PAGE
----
No place for the ‘good bloke’ excuse when reporting family violence

The media reporting of domestic violence is important and needs to be responsible if it is to avoid fuelling or excusing violence, write Kristin Diemer and Cathy Humphreys

The shocking murders  (19 February 2020) of Hannah Clarke and her three children, Trey, Laianah, and Aaliyah, by their father had left us as a society reeling and looking for lessons out of this tragedy.

But of the many issues that could be raised, one that stands out lies with the role of the media and the reporting on women and their children murdered in the context of domestic and family violence.

The media has to be held to account for how it reports on domestic violence. Picture: Getty Images

The question arises about whether the media (and social media more generally) play some ongoing role in the deaths of these women and children.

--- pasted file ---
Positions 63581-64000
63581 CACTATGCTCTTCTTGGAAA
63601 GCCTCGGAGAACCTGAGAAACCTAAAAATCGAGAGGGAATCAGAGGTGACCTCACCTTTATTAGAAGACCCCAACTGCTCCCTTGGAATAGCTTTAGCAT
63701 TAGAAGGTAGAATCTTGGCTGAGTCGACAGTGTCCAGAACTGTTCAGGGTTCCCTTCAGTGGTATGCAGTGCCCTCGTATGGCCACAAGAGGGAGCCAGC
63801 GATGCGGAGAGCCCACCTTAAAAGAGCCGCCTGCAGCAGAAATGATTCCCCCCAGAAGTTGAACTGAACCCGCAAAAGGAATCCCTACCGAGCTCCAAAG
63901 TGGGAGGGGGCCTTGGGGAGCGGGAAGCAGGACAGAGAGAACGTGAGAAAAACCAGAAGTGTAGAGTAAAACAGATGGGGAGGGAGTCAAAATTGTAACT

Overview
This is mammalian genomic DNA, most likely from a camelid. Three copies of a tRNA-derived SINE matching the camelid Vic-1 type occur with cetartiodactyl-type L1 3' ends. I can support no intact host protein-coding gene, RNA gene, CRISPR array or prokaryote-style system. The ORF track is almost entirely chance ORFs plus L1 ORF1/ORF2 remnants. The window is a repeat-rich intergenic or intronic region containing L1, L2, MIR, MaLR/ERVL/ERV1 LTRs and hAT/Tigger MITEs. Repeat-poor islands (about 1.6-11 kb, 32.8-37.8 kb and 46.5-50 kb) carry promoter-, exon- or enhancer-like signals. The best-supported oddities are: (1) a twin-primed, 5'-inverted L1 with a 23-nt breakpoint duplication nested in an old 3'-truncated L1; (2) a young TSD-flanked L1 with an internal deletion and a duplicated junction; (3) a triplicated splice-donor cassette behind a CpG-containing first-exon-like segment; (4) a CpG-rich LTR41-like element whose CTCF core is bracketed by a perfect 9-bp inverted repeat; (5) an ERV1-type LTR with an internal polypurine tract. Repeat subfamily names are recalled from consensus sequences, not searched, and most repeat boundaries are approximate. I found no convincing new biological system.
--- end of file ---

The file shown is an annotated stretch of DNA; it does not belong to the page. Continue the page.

It is a confronting issue to address. However, it has become entirely predictable that as soon as we hear about the murder of a woman, and particularly if she has children, that we will see, hear and read in the media the next day some allusions to how it was all about ‘the good bloke pushed too far’ or ‘the depressed bloke with mental health challenges’.

Initially, the reporting seemed to tell us everything there was to know about the killer, Rowan Baxter—what a great rugby league player and personal coach he was, a father who played with his children in the gym, and so on. However, thankfully, the tide turned, and apart from the occasional rogue commentary, the ‘good bloke’ image was challenged.

Within a week, The Age was reporting that the level of outrage from the general public had overturned the excuses for murder in the commentary. Hannah Clarke and her children and their lives were being acknowledged and the police officer who had initially floated ‘the good bloke pushed too far’ idea had been stood down.

Baxter was being called out for the murderous man that he was, and the distressing details of his obsessive control and sexual and psychological abuse were named. Hannah Clarke emerged as a brave woman trying to escape violence and protect her children.